For this enquiry, I have decided that the majority of the research will be based existing literature as well as participant observation, interviews and personal histories. A literature review will be undertaken to look at the results of previous studies in related areas and appropriate chapters in relevant textbooks will also be consulted to provide an assortment of relevant, current information. The dissertation will also describe the process by which the questionnaires were composed and how it is related to the research question. The data collected from questionnaires and interviews within this enquiry will be critically analyzed and correlations between this and other studies will be evaluated. The basic principles of the research question will be scrutinized with specific care to remain objectively non-judgmental and present only the facts as they are gathered through the research.
This will allow the research to be ethically conscientious and ensure that it will not detrimentally affect any participants. All participants will be included in the study under the terms that they are partaking in the exercise on the basis of voluntary informed consent without being coerced. Since there are only five remaining ‘Russian’ families in Chadan, which is not a large sample for a questionnaire-based study, inferential statistical tests, like chi-squares, will not be used to analyze the data because the sample size is too small. In addition to the questionnaires, interviews with residents will also be used to gather pertinent details from the sample group. I will use a proxy to conduct the interviews conducted by residents so as not to taint the information gathered and to encourage participants to be more open since I am a stranger to the community.
Primarily, the data collected will consist of notes that focus on participant observation, interviews and personal histories. I will make sure to keep an open mind when collecting and deciphering the data gathered to allow for correct interpretation, even one that negates my hypothesis that providing incentives of further professional development would solve the recruitment and retention problems, that it is not going to be enough on its own, or any number of contradictory outcomes. For qualitative research, the usual method for analysis is to code the raw information, like interview transcripts, field notes from observations, and the questionnaires, by identifying occurrences of similar phenomena and grouping them into initial codes under thematic headings which will organize the evidence in relation to the research question (Kane, 2008). Throughout the course of the research, steps will be taken to ensure that readers can have confidence that the findings of this study are accurate, and not the product of prejudice or bias. All questionnaires and interviews will contain the same questions worded in the same manner to maintain construct validity and ensure the methods are repeatable.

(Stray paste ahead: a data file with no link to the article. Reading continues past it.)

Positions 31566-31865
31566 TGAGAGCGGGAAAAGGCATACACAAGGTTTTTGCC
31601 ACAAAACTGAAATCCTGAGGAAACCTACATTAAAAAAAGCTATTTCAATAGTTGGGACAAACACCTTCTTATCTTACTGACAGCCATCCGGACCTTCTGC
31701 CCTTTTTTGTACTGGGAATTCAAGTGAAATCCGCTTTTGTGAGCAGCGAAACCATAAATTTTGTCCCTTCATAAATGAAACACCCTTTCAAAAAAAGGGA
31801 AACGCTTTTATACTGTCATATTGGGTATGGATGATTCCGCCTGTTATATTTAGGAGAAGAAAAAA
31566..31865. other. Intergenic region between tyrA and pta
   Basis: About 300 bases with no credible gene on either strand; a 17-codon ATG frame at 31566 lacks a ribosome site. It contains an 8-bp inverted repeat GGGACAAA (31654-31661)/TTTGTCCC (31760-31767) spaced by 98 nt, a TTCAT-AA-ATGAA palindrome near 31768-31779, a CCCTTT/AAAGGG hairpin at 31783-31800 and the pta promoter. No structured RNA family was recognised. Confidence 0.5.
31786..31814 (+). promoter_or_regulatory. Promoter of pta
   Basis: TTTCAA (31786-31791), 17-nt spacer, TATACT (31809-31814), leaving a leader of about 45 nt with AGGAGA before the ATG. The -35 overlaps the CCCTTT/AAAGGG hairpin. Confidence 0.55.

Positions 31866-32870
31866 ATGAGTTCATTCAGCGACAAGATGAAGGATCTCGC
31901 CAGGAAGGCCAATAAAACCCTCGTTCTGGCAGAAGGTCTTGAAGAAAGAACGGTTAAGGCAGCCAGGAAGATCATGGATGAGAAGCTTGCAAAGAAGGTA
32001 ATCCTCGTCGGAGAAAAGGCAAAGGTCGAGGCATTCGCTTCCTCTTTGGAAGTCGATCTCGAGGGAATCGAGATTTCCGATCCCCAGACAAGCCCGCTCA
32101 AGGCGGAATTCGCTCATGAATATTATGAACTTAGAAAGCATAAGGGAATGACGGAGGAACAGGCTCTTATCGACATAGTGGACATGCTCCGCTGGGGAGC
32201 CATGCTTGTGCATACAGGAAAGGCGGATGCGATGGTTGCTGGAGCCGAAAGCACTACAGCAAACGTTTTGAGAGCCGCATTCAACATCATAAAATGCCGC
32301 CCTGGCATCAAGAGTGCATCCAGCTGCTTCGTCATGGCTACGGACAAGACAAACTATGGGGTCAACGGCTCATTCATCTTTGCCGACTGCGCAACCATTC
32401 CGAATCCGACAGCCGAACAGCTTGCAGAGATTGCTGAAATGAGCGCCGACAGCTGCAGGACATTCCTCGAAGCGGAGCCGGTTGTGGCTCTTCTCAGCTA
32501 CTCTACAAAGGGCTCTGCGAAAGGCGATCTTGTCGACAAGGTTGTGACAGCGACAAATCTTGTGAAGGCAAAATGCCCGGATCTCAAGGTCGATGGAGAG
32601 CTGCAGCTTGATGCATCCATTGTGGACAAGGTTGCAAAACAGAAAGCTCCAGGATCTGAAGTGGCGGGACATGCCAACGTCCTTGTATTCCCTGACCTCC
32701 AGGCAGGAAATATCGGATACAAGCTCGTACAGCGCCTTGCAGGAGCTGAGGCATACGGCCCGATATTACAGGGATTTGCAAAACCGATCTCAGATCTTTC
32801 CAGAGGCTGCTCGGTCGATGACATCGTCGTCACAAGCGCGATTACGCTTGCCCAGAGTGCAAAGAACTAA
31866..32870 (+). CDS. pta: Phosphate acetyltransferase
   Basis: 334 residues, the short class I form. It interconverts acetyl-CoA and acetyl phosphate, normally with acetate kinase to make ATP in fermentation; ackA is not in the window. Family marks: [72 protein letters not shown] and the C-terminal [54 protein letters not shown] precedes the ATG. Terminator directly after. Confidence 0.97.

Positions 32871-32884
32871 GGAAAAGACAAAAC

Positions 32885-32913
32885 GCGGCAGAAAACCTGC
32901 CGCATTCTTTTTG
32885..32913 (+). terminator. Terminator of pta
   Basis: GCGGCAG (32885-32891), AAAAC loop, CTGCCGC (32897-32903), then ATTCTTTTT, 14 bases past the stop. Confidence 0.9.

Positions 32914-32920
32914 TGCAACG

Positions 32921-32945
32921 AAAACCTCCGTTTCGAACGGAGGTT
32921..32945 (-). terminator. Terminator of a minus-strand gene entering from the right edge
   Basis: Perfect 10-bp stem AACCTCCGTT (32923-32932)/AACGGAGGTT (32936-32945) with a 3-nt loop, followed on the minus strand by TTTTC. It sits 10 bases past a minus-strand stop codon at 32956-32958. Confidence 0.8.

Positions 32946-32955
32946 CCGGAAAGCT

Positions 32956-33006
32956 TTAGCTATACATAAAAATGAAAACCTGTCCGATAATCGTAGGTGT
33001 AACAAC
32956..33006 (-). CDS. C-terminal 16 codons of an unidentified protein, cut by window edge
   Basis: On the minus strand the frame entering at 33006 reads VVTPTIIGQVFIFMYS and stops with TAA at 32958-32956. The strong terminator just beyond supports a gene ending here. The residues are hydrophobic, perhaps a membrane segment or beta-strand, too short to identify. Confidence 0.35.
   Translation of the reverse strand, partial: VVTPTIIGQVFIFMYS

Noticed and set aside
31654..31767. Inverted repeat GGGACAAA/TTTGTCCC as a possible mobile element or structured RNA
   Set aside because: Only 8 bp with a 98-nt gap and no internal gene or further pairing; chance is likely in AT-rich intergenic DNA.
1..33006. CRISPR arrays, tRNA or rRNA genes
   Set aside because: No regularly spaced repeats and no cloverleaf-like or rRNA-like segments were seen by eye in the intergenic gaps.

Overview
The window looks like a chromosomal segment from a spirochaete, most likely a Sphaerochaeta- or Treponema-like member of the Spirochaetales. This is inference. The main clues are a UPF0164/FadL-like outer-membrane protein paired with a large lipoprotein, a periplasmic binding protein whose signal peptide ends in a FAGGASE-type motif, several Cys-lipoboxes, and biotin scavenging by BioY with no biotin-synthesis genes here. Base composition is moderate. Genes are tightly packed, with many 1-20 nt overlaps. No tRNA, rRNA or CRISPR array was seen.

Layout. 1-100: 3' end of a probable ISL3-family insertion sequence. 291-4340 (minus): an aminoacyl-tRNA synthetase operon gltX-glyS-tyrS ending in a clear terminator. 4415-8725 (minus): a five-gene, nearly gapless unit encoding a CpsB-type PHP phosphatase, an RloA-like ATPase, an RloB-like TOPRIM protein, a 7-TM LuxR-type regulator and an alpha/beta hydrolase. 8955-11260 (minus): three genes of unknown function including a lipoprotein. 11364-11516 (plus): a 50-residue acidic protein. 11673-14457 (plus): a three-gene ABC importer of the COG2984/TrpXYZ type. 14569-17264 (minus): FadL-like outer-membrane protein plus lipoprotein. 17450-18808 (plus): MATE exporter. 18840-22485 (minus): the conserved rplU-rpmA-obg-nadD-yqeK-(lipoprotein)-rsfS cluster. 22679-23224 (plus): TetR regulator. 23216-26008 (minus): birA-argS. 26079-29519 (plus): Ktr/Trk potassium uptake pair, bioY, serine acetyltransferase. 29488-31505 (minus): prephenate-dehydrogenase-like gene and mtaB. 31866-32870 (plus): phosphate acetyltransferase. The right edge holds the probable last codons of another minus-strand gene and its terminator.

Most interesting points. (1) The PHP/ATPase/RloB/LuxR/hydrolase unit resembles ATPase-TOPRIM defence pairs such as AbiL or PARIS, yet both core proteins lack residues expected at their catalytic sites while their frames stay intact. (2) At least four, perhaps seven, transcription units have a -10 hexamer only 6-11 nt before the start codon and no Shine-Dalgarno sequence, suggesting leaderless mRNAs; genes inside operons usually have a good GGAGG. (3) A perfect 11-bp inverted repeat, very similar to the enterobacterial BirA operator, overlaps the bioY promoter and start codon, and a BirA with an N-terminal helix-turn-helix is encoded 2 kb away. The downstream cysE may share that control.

The small sample group may prevent the determinations from being generalizeable in that the sample group may or may not be representative of the wider population of educators. The size of the sample group will warrant further research. Although the substantive data collected through the literature review may support the initial hypothesis and present findings that can be repeated and whether there were any additional questionnaires and follow-up interviews administered. Although this is not primarily an observational study, observations will be collected through field notes and coded into the data stream for interpretation in conjunction with the responses gathered from the empirical data to present a more accurate illustration of the information to increase the dependability of the findings. Primarily, the concept of reliability usually applies to all research methods and refers to whether an instrument gives accurate readings on repeated measurements under similar conditions although some investigators refer use terms ‘confirmability’ and ‘trustworthiness’ when referring to the findings of qualitative studies.
Ethical considerations will be central throughout the research process. The planned enquiry will be conducted in accordance with all ethical standards. This includes everything from the purpose of the research and how the research will benefit those that are being researched to issues of confidentiality and anonymity during the writing up process. The questionnaires and interviews will be conducted via proxy and no names or personal information will appear on the transcripts. This will ensure anonymity is maintained. Only subjects willing to participate on their own will be interviewed or given a questionnaire to answer to make sure no coercion is used to obtain results. In addition, matters drawn from other sources, such as the literature review, will be incorporated in a factual manner, without drawing any inferences or conclusions from the data and reporting just the facts.